This month is going well and I hope to continue for another year at least! The public image of baking has gone from strength to strength this year with the rise of the Great British Bake Off and most recently the spin-off programme with Paul Hollywood.

The BBC has kindly asked the Silver Fox of Great British Bake-Off to put his money where his mouth his and make some programmes to show viewers how to make bread. If you’ve not seen the first episode, you can catch it on BBC i-player.

The first episode starts with a bloomer, followed swiftly by a ploughman’s loaf (lots of lovely brown flour and rye and oat topping), a malt loaf (versatile and could be made into a sort of bread and butter pudding), and a ‘trencher’ to use as a base for some lamb steaks and greenery. That’s all squeezed into half an hour alongside a nice look at a farmer and a miller who have a great working relationship near St Albans at Redbournbury.

I found it all quite exhausting to watch as Paul got stuck in to mixing and kneading, and boy does he knead strong, sometimes one in each hand! To the extent that I stopped watching what he was doing and started taking in the aesthetics of his kitchen and the slightly bonkers range of mixing bowls he had to use. It looked like the set designer had been given the run of John Lewis and got one of every type of bowl that looked like it would hold water. So the bloomer was mixed in a wooden bowl that looked like a salad bowl, then there’s a pyrex bowl for it to rise in, the ploughman’s loaf is made at the bakery at Redbournbury and is mixed in whatever they had, then back to Paul’s own kitchen for a nice white glazed bowl for the malt loaf, and then a blue coated steel bowl for the trencher.

However, that all sounds a bit mean, and you can find other reviews of the programme on the web.

So what about the bread? Well you can get the recipes online from the BBC, which is really what I pay my license fee for. I think they’ve tried to make the ingredients nice and simple, which is good, and so far only using instant yeast. They don’t give conversions for fresh yeast, so if you try them you’ll have to remember that you need approximately double the weight of fresh yeast.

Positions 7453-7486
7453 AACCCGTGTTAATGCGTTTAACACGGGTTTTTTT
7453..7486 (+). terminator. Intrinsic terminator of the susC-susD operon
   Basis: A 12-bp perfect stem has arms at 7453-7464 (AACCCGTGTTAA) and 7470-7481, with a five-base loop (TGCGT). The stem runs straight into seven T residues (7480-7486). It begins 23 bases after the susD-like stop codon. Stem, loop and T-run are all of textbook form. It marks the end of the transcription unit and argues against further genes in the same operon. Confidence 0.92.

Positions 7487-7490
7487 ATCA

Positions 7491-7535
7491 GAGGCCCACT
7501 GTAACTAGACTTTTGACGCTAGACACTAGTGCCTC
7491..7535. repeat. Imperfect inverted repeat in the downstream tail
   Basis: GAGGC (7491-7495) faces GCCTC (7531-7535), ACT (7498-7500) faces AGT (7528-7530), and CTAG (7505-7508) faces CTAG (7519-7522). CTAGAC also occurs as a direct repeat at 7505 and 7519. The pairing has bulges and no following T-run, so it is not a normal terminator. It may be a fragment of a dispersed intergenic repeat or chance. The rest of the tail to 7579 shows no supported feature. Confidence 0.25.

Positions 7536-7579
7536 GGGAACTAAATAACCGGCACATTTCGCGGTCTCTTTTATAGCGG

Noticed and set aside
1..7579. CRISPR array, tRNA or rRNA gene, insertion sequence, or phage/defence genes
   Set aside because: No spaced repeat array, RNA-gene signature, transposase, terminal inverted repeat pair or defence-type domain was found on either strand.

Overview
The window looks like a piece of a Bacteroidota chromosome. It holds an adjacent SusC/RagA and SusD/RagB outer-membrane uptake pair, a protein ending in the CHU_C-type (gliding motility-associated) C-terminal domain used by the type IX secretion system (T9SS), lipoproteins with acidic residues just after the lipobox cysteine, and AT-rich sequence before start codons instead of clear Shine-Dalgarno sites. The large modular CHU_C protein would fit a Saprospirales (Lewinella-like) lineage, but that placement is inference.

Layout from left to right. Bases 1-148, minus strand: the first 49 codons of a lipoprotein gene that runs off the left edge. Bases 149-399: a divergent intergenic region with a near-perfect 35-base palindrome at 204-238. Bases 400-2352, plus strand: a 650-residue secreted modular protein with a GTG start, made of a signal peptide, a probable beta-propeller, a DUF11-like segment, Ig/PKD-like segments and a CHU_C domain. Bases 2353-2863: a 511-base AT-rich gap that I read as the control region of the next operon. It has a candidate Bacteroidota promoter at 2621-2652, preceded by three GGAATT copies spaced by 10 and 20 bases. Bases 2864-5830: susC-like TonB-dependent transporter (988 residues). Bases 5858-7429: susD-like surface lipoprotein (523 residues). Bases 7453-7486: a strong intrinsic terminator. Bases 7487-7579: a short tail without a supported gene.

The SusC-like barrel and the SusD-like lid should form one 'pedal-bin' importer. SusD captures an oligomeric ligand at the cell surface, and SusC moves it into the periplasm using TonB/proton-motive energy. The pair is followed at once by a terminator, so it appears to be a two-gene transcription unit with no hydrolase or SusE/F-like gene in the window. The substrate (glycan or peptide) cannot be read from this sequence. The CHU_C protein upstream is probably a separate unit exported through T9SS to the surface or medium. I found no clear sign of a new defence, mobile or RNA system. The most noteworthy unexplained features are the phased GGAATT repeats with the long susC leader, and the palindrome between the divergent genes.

One thing did strike me as not being quite as it should be and that was the amount of salt that is used. The basic bloomer has 10g of salt to 500g white flour, and that’s twice the amount recommended by the Real Bread Campaign for home bakers to use. I usually follow the advice of the campaign and use approximately one teaspoon per large loaf. I’ve made Paul’s bloomer and it really is quite salty. If your palate is used to store-bought bread you’ll probably find it too salty as most large retailers have reduced the salt in the bread that goes into supermarkets.

In Real Bread and industrial loaf baking salt in small quantities helps to:

  • Enhance flavour – if a loaf isn’t hanging about the kitchen for too long while it is rising, then it obviously helps to put some taste in.
  • Strengthen the gluten network
  • Aid the browning process
  • Act as a natural preservative – although I find real bread doesn’t hang about in our house and this isn’t a reason we need salt in our bread

I’ve written another blog about salt in bread to give a bit more information. Click here.

Also Paul’s recipe has approximately twice the amount of yeast you’ll usually find in recipes for baking white bread at home, so it rises quickly even though he says to use cold water. If your kitchen is quite warm and your water isn’t too cold it’ll probably go off like a rocket and you’ll get a good result. All of this mitigates against leaving the dough to rise slowly to enhance the flavour. The recipe uses olive oil, which is obviously not a traditional ingredient in British bloomers, and can be quite flavourful in it’s own right, so using extra salt doesn’t seem necessary to me.

So last night, in between other things, I made a loaf strictly according the Paul Hollywood method, including muscular kneading, and another by the Dan Lepard method. I really should have started the Dan Lepard loaf first, but didn’t think ahead enough to do that. Both turned out OK. The Paul Hollywood bloomer rose a lot and has a nice open soft crumb. The Dan loaf didn’t want to rise too fast, I think the kitchen was a bit cold, or maybe the packet yeast was a bit old, and in the end I had to bake it because it was getting late, it did spring quite well in the oven but didn’t get as large as the Paul Hollywood version.

I’ve had lots of people searching for the bloomer and problems and ending up on my blog so there’s a ‘trouble shooting’ page here too.

I’ll be trying the other recipes when I get the chance, in the meantime, if you want to give it go, do go ahead but go easy on the salt.

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Paul Hollywood Bloomer followed by a Dan Lepard style Bloomer